Water is the most important natural resource in Texas. Ensuring sufficient, clean water is intrinsically tied to a sustainable future. The Cynthia and George Mitchell Foundation envisions a future with ample and healthy waters above and below ground that sustain rich, diverse ecosystems while minimizing effects of infrastructure on water quantity and quality throughout Texas and the Gulf of Mexico.

The Texas of tomorrow will be very different than the Texas of the past - planning for an uncertain future is one of the greatest water challenges we face.

As the fastest growing state in the nation, by 2070 the population is expected to nearly double to over 50 million. Future Texans will be urban, demographically diverse, and more disconnected from their water sources. Future water demand projections are based on these population growth trends, taking into account state-adopted environmental flows requirements and historical drought conditions. However, climate forecasts predict that the state will experience more severe and longer droughts than ever experienced in the past. Even without accounting for the effects of climate change, the State Water Plan anticipates that water demands will exceed supplies during times of drought as early as 2020, unless we change the way we value and manage water.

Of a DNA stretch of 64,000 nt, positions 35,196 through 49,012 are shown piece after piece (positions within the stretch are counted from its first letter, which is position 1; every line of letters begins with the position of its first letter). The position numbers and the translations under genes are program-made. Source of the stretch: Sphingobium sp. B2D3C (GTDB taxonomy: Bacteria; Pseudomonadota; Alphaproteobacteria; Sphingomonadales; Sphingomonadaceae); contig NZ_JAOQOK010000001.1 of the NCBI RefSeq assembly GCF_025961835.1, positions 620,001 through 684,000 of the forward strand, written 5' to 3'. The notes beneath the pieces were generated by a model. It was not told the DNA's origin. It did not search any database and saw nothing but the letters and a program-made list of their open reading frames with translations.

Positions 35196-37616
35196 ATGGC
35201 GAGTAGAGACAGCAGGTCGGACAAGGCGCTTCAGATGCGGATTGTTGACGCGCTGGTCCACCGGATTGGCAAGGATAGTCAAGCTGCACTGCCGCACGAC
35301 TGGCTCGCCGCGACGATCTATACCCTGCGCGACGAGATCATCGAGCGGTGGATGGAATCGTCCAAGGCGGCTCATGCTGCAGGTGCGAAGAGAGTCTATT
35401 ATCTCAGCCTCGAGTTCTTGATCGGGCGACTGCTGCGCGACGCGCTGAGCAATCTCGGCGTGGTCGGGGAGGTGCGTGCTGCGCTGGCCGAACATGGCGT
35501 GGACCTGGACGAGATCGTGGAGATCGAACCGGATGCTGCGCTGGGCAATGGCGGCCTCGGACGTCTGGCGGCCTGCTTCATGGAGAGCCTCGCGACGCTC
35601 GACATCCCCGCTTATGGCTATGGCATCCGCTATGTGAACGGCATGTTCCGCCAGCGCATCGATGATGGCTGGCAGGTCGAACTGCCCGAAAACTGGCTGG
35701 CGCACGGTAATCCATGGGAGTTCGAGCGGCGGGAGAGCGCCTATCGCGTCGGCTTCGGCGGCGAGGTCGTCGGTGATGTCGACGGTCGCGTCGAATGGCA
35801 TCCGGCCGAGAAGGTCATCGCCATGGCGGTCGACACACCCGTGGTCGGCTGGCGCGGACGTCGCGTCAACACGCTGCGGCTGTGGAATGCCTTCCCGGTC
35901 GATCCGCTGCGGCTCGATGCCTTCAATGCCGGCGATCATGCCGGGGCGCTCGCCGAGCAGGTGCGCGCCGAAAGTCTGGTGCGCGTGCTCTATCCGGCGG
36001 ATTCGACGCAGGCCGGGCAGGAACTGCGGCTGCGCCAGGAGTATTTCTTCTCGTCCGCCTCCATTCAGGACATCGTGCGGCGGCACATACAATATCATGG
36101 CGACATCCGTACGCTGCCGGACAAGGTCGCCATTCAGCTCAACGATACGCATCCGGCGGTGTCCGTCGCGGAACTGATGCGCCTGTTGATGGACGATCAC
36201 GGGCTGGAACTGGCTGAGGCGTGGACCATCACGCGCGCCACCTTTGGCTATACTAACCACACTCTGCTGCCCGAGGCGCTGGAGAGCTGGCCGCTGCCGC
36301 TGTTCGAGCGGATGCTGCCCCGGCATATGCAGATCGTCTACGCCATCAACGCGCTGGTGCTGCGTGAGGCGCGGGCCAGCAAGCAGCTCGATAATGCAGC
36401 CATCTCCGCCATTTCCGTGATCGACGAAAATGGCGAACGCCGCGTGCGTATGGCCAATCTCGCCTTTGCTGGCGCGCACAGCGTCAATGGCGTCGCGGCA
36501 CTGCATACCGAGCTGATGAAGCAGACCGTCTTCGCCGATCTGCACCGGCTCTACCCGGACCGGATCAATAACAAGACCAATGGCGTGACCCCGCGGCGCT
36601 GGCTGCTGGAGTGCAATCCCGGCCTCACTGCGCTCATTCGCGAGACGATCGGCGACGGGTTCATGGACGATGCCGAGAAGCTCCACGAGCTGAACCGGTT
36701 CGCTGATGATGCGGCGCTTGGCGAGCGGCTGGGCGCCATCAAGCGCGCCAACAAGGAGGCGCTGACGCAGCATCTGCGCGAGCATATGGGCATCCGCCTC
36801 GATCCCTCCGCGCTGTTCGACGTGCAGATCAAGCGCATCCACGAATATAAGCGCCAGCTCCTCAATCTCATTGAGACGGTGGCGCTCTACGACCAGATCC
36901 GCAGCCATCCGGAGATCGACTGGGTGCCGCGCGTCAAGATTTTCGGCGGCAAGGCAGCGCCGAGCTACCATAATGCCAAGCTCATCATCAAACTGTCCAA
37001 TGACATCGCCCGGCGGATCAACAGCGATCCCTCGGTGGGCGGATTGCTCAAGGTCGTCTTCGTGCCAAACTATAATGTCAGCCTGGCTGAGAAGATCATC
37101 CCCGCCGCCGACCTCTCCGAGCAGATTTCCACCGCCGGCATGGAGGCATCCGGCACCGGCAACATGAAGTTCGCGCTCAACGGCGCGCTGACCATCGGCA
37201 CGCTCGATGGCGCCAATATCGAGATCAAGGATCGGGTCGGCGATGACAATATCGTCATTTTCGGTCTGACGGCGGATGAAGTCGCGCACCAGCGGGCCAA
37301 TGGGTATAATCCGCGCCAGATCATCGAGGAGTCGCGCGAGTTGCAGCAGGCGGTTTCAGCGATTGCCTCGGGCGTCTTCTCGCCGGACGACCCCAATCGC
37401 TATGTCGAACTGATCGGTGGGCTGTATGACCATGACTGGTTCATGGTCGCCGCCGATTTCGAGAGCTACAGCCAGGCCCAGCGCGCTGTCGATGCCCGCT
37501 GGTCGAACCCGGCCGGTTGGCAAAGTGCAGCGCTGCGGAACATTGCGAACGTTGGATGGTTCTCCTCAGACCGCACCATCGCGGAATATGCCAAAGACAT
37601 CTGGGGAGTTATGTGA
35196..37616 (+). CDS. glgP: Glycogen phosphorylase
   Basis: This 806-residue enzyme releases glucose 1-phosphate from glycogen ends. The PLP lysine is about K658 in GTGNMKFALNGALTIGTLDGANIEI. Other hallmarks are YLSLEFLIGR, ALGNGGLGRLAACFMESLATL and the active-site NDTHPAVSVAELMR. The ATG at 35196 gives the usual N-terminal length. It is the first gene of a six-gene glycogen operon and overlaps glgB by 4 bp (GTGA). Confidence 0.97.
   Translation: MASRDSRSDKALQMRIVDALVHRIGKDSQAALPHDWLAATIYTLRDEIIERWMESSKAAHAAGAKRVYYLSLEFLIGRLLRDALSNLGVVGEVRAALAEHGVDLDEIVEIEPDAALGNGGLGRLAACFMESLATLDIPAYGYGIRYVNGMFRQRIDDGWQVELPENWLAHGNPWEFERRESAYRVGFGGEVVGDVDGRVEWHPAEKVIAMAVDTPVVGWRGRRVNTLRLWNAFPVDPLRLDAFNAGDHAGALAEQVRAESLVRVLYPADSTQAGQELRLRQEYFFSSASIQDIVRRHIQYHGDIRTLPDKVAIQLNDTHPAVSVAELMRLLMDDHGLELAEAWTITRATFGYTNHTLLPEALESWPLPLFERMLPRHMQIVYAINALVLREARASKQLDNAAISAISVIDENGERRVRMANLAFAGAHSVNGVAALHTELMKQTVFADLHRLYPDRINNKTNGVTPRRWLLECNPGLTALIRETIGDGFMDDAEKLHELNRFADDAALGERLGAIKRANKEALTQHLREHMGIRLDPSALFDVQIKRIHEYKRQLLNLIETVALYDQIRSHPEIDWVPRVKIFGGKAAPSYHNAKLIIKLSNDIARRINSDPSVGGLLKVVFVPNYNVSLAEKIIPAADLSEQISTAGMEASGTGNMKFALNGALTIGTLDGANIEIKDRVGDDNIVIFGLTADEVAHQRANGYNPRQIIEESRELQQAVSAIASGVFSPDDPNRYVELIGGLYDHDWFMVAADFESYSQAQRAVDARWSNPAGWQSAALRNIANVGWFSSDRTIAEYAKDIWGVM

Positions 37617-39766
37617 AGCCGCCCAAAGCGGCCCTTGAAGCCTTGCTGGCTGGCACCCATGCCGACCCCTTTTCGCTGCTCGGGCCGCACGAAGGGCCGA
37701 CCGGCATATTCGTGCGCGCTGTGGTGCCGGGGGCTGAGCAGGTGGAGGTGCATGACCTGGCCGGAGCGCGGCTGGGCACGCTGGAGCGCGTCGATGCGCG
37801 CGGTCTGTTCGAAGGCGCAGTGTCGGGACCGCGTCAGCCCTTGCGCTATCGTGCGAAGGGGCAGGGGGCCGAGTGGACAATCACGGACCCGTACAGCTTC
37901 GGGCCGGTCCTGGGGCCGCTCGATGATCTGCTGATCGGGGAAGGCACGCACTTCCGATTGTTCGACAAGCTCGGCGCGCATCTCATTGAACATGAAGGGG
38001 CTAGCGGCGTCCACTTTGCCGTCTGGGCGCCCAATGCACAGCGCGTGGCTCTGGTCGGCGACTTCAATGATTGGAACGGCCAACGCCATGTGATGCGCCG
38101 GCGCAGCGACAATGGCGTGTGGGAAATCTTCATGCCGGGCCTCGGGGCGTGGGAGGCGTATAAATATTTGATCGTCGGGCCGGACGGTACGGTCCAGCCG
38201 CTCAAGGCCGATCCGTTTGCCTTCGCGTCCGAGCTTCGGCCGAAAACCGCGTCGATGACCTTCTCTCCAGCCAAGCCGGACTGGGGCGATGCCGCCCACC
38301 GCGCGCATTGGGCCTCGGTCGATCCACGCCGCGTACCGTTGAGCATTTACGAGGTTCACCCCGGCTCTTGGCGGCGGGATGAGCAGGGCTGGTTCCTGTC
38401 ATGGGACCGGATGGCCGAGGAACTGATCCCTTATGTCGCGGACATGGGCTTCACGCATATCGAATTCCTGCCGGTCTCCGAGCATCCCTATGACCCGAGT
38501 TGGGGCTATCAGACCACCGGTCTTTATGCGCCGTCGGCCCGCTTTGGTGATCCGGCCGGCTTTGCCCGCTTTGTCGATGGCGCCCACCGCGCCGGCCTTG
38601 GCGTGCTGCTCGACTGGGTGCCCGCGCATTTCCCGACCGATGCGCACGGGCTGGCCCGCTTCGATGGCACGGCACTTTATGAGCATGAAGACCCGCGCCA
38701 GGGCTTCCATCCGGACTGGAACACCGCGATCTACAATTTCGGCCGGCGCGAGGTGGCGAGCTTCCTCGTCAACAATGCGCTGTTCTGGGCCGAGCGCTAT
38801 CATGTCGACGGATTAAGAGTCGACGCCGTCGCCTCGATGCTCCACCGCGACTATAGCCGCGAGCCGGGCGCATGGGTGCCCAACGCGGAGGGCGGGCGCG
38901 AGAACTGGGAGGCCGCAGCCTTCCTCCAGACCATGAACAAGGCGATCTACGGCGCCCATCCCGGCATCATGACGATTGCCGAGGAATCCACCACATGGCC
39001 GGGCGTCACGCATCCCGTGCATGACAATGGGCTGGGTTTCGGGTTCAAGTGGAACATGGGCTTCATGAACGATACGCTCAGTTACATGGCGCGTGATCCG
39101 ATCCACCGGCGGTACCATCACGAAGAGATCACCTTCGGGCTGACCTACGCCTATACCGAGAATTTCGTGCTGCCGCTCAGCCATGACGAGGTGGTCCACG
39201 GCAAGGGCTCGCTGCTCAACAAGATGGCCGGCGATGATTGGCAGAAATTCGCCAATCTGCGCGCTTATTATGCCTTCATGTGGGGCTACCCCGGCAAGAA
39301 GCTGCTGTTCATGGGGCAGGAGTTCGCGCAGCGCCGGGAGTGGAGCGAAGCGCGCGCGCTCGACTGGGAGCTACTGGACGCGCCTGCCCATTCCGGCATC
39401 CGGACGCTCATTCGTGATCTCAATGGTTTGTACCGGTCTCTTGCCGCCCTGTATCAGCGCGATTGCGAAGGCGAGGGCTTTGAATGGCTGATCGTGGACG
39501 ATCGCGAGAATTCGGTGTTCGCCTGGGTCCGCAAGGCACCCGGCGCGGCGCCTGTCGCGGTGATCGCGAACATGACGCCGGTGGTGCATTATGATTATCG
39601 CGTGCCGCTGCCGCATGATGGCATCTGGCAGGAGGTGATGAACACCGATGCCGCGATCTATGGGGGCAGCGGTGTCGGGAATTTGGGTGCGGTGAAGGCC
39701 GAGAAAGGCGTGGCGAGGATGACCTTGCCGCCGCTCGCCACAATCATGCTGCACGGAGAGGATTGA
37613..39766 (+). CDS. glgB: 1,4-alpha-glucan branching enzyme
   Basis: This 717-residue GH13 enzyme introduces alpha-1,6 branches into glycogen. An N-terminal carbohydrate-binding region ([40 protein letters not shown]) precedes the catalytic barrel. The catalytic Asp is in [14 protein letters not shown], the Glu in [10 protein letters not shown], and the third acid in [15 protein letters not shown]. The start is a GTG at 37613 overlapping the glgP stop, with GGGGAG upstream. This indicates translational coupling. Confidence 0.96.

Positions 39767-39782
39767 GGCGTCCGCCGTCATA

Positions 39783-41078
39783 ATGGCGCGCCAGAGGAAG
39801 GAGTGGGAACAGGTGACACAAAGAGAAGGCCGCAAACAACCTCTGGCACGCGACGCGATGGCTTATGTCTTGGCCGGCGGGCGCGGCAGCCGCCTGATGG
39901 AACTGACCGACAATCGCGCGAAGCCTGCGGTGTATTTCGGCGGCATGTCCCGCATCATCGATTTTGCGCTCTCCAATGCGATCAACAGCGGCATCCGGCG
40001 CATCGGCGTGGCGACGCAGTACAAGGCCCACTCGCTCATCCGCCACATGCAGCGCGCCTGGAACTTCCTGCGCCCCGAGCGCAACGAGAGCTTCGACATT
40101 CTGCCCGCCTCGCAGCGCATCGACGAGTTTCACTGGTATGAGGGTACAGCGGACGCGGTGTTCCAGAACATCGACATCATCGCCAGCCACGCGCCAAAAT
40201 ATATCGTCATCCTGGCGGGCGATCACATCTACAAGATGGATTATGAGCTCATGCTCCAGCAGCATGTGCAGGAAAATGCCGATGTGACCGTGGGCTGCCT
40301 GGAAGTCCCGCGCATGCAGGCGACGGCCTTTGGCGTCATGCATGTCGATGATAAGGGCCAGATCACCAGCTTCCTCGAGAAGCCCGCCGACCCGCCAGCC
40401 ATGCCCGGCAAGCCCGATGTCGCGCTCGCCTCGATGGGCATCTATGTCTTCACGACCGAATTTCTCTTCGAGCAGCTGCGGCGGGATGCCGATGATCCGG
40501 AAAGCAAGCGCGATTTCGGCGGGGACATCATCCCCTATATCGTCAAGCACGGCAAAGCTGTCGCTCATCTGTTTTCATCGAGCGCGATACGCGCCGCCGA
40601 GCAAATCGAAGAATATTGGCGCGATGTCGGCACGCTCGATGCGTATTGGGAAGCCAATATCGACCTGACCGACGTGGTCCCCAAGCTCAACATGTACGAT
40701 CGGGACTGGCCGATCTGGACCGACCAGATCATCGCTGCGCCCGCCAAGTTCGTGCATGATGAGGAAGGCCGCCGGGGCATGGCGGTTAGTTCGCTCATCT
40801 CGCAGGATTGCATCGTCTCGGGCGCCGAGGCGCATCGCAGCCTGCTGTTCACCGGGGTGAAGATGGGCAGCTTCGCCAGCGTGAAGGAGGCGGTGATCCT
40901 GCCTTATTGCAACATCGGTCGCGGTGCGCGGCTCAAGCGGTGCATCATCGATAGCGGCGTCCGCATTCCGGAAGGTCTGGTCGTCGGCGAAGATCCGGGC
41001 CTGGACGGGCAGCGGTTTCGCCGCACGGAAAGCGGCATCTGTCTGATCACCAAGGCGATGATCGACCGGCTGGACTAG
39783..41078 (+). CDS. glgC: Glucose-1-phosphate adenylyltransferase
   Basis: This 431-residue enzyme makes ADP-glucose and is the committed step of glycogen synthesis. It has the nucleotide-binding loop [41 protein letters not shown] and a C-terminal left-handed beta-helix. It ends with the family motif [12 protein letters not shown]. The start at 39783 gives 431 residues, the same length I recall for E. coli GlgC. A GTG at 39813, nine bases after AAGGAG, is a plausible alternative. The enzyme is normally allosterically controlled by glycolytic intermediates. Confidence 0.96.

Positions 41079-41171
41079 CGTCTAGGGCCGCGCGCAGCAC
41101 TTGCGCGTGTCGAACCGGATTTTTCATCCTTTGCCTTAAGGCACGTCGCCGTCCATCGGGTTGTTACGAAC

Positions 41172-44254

The Water Program is dedicated to looking at the big questions about water and finding solution-based answers, considering climate change, a rapidly growing population, and quality of life.

Consistent with the sustainability science approach that characterizes the foundation’s grantmaking, the Water Program aims to increase the scientific understanding of water issues in the state of Texas, which informs the design of effective policy approaches to ensure that the water needs of the environment are met.

To achieve this vision, the Water Program’s five major goals are to:

  1. advance watershed scale co-management of surface and groundwater;
  2. design and promote integrated water management models;
  3. accelerate and expand environmental flows work;
  4. bolster and connect water quality work; and
  5. explore net positive water development and delivery as a new model.

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